DateDescriptionHomilist
2020-04-09Holy ThursdayRev. Msgr. Michael J. Motta, D.Min.


On the night before he died, the Rabbi Jesus met with his friends to celebrate the Passover meal. It was to be his Last Supper. The Passover meal recalled how the Israelites were delivered from their slavery in Egypt and how they made their way to the Promised Land. There is a tremendous relationship between our Mass and their Seder or Passover meal.

The lamb used at the meal reminds us of how they were saved through the blood of the Lamb. Recall how the Pharaoh of Egypt would not let Moses and his people go even after a series of plagues. However, Pharaoh did let them go when the final plague took the lives of their first born males. Recall how the Israelites were spared by putting the blood of the lamb upon their doorposts. The blood of the Lamb was their salvation to the Promised Land. Jesus would speak of Himself as the new Lamb of God - the blood that he would shed on the cross would be our means of salvation.

The bread at the meal is unleavened. It recalls how the Israelites had to leave in haste before the bread in their ovens had a chance to rise. It also recalls how they were fed by God in the desert with manna or the bread from heaven. We are reminded in the Scriptures that though our Israelite ancestors ate this manna and died nonetheless that the person who feeds on this new bread - the body of the Lord - will never see death but will live eternally.

Jesus would take the wine that night and speak of it as his blood -- blood which would be shed the next day - the innocent Lamb led to the slaughter. When the priest mixes wine and water it recalls how both blood and water flowed from his side. It also establishes the new covenant or the new agreement with God's people.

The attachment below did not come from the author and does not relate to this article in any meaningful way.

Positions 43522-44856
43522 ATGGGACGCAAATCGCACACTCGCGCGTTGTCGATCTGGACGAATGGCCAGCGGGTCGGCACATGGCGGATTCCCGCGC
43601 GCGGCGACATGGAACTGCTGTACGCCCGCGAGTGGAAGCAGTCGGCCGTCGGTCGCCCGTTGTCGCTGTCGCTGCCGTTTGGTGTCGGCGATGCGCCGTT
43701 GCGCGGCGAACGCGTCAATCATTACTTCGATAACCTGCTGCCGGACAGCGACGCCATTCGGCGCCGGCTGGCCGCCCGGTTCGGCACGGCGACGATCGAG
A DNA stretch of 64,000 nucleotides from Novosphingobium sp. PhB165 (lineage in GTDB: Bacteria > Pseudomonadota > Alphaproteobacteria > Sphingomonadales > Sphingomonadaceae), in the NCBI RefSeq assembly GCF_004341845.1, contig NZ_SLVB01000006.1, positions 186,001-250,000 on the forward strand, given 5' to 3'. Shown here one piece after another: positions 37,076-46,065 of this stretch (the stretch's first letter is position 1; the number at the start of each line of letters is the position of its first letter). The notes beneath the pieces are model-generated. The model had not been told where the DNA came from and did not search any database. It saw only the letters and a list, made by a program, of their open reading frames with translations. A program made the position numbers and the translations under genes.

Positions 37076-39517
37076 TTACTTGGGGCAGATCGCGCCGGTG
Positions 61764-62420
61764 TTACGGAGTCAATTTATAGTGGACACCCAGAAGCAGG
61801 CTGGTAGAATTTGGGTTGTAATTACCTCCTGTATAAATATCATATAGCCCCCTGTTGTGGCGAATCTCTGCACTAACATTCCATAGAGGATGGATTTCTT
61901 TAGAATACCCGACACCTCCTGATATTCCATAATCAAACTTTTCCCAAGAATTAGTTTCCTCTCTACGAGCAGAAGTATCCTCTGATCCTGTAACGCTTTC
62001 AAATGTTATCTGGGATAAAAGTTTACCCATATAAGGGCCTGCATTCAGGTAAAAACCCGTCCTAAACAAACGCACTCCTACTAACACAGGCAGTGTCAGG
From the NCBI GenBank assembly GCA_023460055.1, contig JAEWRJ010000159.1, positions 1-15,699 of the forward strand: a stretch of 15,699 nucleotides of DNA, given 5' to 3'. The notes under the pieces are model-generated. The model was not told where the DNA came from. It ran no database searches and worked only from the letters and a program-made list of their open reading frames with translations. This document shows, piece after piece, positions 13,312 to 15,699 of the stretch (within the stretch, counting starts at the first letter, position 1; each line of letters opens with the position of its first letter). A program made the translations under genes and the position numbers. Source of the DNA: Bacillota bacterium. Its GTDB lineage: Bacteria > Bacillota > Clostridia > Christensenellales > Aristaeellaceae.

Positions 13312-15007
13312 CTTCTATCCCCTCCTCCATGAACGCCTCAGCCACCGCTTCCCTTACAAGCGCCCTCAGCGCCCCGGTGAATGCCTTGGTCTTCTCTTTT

Holy Thursday is a very special night. It is the anniversary of two sacraments. The institution of both the Eucharist and the priesthood - so entwined that you cannot have one without the other.

There is another aspect to tonight's ceremony, and it should be a very touching and moving experience. Jesus showed his first priests what it means to serve - he washed their feet. Washing another's feet is no longer a common practice is today's society.

I was faced with a challenge as a seminarian of how I would convey its significance and its meaning to a religion class I was teaching. This was even more difficult because I was teaching this class at a reform school and most of the boys did not know that much about Jesus Christ. I decided to try an experiment. First I told them about the Last Supper but I left out the part about washing feet. Instead, I took off my suit coat and took a shoe brush and started to shine their shoes. Immediately, the strongest and the toughest individual objected.

You don't have to shine my shoes. It is not right. Don't do that. I'll shine yours if you want but you shouldn't have to shine mine. He had reacted as Peter had in today's Gospel. From that point on it was easy to explain the significance of what Jesus had done at the Last Supper.

My friends, Jesus gave each one of us an example to follow and it is a difficult one. Perhaps, the best way to conclude my homily tonight is with the Lord's own words.

After he had washed their feet, he put his cloak back on and reclined at the table once more. He said to them:

"Do you understand what I just did for you?
You address me as Teacher and Lord,
and fittingly enough for that is what I am.
But if I washed your feet -
I who am Teacher and Lord -
then you must wash each other's feet.
What I just did was to give you an example:
As I have done, so you must do."

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